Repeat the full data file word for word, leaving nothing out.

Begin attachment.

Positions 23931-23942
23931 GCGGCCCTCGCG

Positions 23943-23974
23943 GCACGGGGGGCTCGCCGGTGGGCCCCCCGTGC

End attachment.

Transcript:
Positions 23931-23942
23931 GCGGCCCTCGCG

Positions 23943-23974
23943 GCACGGGGGGCTCGCCGGTGGGCCCCCCGTGC